MLA referencing style helps you to acknowledge other authors’ ideas (avoid plagiarism), enables a reader to quickly locate the source of the material. Furthermore,MLA referencing style helps the reader to know the scope and depth of the research.
How to use MLA Referencing Style
According to Harvard Library Research Guide, the general format of MLA referencing style includes in-text citations, endnotes/footnotes, and the Works Cited Page. The following essay sample about Education developed by our writers at Heroes Papers should help you better understand how to cite sources using MLA referencing style 8th edition, including the list of works cited and in-text citation. Note that this essay sample is original and has not been submitted to any insitution. However, using it without proper acknowledgement will lead to plagiarism. If you need an original, MLA referencing style essay , place an order at orders page.
Mark Twain, the American writer and humorist said, “I will never let schooling interfere with my education.” In this statement Mark Twain meant that one should not only focus on the formal education, but also on the self-education. Formal education is the school academic system whereby the academic achievement of a student is determined by the grade. On the other hand, self-education involves a student’s area of interest and developing the skills of interest without guidance from the school. This is in line with the IAW editors’ question, “What does it mean to be educated, and who decides?” Today, the American education system concentrates on the grading system whereby those who achieve high-grades are considered successful than those who score low grades. Furthermore, the education is so expensive that only the rich can comfortably afford. The education system widens the gap between different economic and social classes and race, because academic achievement is affected by poverty, unemployment, racial isolation, and income inequality.
The rising gap in income inequality is an issue of concern, because it affects the well-being of the poor. Since the 1980s, there has been an increase in the gap between the rich and the poor despite the government effort to reduce the gap by income redistribution (Haimson and Ravitch 41). Surprisingly, the education system continues to widen the gap, because the system favors the rich. Those who are rich can afford superior education than the poor. The article, “How male and female students use language differently” by Deborah Tannen from IAW explores the differences in interaction between the male and female students. Furthermore, the article explores how women who study in single-sex schools to well later in life than those who attend all-sex schools. The article, “Facts about the Achievement Gap” by Rivitch explores the problems in the education system. The author points out income inequality as the major cause of the achievement gap in the education system. The two articles, therefore, will help in exploring how the education system widens the gap between different economic and social classes and race.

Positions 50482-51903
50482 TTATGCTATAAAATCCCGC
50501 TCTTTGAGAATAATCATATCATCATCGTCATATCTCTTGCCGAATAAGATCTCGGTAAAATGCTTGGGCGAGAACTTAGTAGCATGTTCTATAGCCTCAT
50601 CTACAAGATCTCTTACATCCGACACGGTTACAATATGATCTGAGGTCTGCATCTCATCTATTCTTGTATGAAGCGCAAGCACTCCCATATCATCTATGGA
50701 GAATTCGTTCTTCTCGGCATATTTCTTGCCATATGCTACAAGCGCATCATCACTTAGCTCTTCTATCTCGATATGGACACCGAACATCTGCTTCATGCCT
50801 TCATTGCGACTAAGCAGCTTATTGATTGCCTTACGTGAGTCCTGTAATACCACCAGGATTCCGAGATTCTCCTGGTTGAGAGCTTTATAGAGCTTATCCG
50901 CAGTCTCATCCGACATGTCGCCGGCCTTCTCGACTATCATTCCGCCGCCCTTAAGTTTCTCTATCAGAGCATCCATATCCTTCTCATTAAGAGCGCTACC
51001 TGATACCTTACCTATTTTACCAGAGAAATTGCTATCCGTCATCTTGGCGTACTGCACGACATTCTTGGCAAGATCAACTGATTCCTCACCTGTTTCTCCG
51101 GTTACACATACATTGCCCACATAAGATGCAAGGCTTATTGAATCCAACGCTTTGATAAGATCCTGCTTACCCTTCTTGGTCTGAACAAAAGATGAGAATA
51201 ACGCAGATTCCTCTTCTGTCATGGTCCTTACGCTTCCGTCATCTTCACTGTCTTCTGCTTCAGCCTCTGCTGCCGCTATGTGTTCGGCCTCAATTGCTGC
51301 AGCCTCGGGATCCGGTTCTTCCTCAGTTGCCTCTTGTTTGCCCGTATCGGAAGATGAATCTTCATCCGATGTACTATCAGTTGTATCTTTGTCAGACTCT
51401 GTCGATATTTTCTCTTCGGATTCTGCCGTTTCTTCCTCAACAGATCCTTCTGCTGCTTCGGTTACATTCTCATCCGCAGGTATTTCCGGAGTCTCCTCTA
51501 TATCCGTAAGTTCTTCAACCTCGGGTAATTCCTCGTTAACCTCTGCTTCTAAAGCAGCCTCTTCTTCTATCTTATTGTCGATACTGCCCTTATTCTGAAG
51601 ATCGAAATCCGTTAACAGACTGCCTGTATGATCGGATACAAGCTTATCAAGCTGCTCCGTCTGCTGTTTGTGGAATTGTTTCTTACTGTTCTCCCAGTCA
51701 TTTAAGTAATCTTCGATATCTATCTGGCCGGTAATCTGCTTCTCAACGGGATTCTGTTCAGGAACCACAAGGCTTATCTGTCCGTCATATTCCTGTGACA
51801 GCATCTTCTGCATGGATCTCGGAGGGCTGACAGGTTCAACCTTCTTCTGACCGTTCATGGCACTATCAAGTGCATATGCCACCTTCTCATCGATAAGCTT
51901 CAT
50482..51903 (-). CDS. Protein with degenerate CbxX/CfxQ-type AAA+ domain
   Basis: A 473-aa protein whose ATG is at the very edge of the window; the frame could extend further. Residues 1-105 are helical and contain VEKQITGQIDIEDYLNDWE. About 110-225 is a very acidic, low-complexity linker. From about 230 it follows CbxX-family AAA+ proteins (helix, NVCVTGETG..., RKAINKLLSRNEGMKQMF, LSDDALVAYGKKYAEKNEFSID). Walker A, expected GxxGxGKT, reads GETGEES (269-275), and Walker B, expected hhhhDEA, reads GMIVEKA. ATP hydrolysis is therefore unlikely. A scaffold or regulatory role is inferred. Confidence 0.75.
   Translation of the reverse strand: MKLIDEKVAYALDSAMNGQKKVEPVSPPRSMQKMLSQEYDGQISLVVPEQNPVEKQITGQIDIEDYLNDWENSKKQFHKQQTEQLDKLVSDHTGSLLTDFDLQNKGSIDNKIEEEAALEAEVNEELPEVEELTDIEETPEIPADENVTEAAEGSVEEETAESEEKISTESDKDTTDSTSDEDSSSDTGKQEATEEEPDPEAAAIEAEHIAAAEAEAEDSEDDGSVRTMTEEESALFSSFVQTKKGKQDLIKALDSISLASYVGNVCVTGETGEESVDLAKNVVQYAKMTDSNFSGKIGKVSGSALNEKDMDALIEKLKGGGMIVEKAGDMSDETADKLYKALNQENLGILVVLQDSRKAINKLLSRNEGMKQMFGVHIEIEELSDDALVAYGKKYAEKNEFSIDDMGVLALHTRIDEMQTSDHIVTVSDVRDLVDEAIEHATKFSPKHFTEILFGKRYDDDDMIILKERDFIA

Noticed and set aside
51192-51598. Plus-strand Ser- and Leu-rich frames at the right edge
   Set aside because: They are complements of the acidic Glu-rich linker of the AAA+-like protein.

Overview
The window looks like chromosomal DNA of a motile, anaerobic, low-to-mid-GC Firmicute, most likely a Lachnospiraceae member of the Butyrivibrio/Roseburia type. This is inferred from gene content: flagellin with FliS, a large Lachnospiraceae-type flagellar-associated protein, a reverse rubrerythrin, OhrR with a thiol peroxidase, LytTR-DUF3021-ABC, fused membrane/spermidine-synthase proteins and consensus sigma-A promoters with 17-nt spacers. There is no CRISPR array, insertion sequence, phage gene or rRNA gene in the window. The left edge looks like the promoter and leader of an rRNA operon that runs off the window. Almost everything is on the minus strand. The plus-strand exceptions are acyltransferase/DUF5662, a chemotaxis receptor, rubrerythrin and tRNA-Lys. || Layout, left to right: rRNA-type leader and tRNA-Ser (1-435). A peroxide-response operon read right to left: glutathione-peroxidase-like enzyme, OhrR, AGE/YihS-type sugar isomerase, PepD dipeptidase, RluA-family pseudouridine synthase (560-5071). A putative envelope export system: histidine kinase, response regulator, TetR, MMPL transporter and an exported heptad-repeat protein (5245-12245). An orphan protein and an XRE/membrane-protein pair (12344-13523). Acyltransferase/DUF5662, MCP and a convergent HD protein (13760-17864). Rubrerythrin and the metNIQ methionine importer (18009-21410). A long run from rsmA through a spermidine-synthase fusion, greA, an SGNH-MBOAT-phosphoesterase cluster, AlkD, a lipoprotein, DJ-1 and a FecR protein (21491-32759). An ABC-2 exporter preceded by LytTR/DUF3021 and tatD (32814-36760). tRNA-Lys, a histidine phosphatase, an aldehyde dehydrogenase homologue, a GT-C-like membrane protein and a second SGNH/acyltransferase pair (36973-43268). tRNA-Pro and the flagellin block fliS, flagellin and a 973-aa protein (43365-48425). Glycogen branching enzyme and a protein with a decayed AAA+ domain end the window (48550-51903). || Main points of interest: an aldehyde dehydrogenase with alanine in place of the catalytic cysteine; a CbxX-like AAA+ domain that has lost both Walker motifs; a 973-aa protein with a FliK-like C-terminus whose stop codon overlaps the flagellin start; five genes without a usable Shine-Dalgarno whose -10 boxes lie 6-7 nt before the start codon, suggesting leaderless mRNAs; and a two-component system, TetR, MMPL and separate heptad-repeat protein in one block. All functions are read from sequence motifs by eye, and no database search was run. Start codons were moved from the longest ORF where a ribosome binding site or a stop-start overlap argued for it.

Poverty affects academic achievement. The students’ socioeconomic background affects their academic achievement. The students who come from high socio-economic status families have high chances to succeed in school than those from low-socioeconomic status. This starts from kindergarten through High School to the University. The children from high socio-economic background have all the resources needed for high academic achievement. For instance, the well-off parents can afford to take their children in high-quality schools where there is enough resources (Haimson and Ravitch 42). Also, the children in these schools have a personal relationship with the teacher, which is essential for academic achievement. The education system, therefore, is a preserved for the rich, because they can afford to pay for their children’s school fees and other resources that facilitate academic achievement. Consequently, the children of the rich get high scores thus are able to secure prestigious universities and get high-paying jobs. On the other hand, the children of the poor parents struggle to score the high grades. Those who make a breakthrough need to burn the middle oil which decreases their overall well-being. Therefore, the education system widens the gap between the different economic and social classes.
The racial isolation within the education systems widens the gap between different economic and social classes and race. Racial isolation was common in America after the abolition of slave trade. Despite the Second Amendment of the Constitution which gave the Blacks the right to vote and own property, racial isolation continued to thrive. The children of the Whites went to established schools where they received high quality education. On the other hand, the children of the Blacks went to underfunded schools or never went to school (Haimson and Ravitch 43). The problem of racial isolation, which existed in the past, still exists today, but on a different level. The children of the rich people who can afford to pay high school fees attend superior schools. Conversely, the children of the poor people attend inferior schools. Specifically, the children of the Whites attend highly funded schools where they get high quality education. On the other hand, the children of the Blacks and Hispanics attend underfunded schools, thus getting inferior education. According to Rivitch, “Schools can’t solve the problem alone, Timar acknowledges, as long as society ignores the high levels of poverty and racial isolation in which many of these youngsters live.” (Rivitch 366). Therefore, the high levels of poverty among the Blacks and Hispanics has led to an increase in the gap between academic achievement of the Whites and the Blacks.